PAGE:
In dream, images lure: my hands spanning his bony scapula, lips kissing his neck, leg snaking his muscles as I lean back, believing he won’t ever let me go.
Awake, I pray for strength I cannot muster, to rise, to walk, to forgive the texting teen for unraveling our tango.
Sudha Balagopal’s short fiction appears in Jellyfish Review, Drabble, New Flash Fiction Review, New World Writing, and other journals. She is the author of a novel, A New Dawn. See more at sudhabalagopal.com.
Jason flew across the pavement like a dancer, spiraling upward, around and around.
We got dizzy watching him. Then we started spinning hand-in-hand like a double helix in toe shoes.
Laughing, we all three gave into the wind as it lifted us skyward toward the soft allure of the clouds.
A scientist by trade and writer by nature, Laura searches for fiction that is truer than life, conjuring up stories that both draw and promise relief from years spent in a fact-filled, SciTech world.
I could barely see him through the smoke, a wispy silhouette, dancing and swaying to the rhythmless music of the crackling bonfire. His erratic movements transported me to some other place, a far-off, magical land. He was ethereal, mesmerizing, screaming…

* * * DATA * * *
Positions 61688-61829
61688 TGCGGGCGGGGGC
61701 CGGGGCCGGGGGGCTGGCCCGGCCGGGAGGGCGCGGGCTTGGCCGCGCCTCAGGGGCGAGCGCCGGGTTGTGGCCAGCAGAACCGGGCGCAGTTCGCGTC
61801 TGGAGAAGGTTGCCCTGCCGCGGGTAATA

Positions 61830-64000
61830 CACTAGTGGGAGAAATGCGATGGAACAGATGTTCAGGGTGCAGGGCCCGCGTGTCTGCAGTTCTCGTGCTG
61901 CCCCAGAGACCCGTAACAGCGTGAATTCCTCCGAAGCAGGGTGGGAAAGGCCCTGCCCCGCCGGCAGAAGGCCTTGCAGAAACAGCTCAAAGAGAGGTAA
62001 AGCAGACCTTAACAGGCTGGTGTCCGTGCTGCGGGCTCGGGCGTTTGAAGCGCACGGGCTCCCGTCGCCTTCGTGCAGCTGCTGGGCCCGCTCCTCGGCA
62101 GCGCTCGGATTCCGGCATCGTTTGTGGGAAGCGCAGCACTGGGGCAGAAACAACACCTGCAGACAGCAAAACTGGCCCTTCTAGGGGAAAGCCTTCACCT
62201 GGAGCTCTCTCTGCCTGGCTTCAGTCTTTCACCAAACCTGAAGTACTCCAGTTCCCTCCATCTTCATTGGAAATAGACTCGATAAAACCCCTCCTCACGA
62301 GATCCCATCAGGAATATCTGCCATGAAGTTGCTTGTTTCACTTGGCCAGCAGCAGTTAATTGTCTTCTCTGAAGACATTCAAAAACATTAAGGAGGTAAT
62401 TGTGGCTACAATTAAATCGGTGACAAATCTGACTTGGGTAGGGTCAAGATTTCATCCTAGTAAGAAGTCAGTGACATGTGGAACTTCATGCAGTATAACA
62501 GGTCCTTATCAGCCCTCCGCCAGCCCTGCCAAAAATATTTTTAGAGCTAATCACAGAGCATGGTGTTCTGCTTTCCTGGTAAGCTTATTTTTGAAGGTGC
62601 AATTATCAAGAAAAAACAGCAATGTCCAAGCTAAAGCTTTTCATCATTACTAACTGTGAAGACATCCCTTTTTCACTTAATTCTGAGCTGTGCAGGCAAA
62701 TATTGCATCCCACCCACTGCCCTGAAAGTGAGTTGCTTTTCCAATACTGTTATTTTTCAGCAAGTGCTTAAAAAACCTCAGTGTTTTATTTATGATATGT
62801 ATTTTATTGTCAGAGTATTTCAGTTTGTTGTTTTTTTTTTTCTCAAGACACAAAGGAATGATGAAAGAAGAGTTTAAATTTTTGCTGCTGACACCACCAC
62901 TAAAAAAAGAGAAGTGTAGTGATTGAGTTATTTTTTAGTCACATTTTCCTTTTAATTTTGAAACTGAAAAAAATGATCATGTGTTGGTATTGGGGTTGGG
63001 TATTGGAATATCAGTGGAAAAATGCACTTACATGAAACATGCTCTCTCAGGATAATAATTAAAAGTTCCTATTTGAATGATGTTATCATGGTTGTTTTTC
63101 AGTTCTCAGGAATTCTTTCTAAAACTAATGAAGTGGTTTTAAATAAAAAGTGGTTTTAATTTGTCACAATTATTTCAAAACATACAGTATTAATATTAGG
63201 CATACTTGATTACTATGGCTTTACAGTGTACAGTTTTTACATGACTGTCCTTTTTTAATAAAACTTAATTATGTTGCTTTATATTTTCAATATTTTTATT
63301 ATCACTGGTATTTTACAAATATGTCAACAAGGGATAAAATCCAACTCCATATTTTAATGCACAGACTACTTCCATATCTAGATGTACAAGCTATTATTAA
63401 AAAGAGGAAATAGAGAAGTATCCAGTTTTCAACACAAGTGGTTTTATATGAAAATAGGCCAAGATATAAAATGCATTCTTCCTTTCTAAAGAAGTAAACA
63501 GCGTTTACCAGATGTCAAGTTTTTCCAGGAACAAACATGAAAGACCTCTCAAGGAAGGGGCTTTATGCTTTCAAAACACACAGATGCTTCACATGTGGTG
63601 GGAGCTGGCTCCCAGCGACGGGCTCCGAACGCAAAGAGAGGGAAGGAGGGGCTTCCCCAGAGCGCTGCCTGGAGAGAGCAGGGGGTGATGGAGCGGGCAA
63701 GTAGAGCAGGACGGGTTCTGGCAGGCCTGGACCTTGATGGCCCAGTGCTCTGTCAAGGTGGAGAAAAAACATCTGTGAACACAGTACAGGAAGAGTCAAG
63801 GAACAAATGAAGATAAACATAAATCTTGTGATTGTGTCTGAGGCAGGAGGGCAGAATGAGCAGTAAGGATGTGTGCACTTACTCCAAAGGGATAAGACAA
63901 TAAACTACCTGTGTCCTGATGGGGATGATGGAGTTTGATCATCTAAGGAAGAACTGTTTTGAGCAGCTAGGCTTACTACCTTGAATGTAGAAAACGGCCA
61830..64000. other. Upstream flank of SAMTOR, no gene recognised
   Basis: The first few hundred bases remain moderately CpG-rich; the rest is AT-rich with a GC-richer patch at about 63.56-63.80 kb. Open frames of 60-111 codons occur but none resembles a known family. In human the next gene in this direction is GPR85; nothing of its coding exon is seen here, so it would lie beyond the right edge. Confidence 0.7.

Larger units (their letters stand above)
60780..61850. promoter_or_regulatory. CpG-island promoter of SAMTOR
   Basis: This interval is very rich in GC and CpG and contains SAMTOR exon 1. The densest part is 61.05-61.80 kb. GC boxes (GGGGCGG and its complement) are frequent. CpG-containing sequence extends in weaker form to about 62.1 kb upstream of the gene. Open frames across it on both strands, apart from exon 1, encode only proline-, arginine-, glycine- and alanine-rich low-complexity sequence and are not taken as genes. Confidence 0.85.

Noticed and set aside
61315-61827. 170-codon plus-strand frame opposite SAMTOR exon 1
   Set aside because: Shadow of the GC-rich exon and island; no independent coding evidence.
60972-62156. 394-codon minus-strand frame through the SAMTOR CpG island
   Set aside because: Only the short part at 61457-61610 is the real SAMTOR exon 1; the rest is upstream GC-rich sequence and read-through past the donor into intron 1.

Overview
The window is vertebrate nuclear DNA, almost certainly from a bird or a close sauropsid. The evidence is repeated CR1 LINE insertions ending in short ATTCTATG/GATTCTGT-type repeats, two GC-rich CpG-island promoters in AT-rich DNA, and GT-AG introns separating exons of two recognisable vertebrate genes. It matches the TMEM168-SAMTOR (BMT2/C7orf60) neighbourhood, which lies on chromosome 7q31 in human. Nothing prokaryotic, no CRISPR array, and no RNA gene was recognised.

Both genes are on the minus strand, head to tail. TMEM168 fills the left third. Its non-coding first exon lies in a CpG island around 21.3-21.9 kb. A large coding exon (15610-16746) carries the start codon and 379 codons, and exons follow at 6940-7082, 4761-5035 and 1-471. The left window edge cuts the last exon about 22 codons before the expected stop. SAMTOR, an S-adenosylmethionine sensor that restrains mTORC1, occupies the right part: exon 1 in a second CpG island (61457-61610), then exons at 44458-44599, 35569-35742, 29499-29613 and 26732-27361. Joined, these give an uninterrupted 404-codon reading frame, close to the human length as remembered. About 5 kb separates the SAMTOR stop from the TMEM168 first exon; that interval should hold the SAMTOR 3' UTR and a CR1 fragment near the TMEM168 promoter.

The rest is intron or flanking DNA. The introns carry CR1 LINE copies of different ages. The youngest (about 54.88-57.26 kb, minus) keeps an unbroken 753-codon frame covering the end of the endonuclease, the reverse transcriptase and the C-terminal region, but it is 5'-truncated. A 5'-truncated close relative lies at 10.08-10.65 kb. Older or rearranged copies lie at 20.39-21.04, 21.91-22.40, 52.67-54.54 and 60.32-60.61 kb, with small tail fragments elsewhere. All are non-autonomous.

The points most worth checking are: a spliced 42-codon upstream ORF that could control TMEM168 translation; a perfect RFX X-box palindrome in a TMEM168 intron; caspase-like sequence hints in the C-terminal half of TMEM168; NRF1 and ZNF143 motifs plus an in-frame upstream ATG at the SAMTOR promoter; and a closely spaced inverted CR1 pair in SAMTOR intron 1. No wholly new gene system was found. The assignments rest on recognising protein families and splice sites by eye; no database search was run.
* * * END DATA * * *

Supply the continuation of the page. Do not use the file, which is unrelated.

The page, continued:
“DON’T JUST STAND THERE! MY PANTS ARE ON FIRE!!”
This story was based on the prompt “through the flames” at TypeTrigger.
Hope wasn’t a talented dancer, but a massive crowd was gathered around the field, watching her sway and leap.
“Park’s closing!” advised a groundskeeper. “She’ll still be here tomorrow. Always is.”
“Does she ever stop?” asked a tourist.
“Not in ten years. Just slows down a bit now and then.”
Rudolf hopped on one foot, pirouetted, leapt to and fro, wiggled his hips, do-si-doed, executed a graceful plie, moonwalked, discoed, waltzed, two-stepped, wriggled like a worm, jigged like a hillbilly, and slapped his knees, but no matter what he did, it kept snowing.
Apparently he wasn’t a raindeer after all.
She danced like a bird; she danced like a gazelle; she danced like a hurricane.
She danced like chocolate; she danced like a song; she danced like a rainbow.
After the accident, the doctors say, though her body was motionless, she danced in her mind, painting pictures in their EEGs.
Two bodies sway across the living room, their dance accompanied by the soothing strains of Barry Manilow.
“Mmph,” says the woman. “Your chin is… prickly.”
“Yeah,” says the man. “I’m going for sort of an ‘anthropomorphized wombat’ look. Do you like it?”
“…Here’s a razor. Your choice: chin or throat.”
Editor’s Note: This story was based on a call on Twitter for a noun, an adjective, and a verb. @Sarahkitten responded with wombat, prickly, and dance.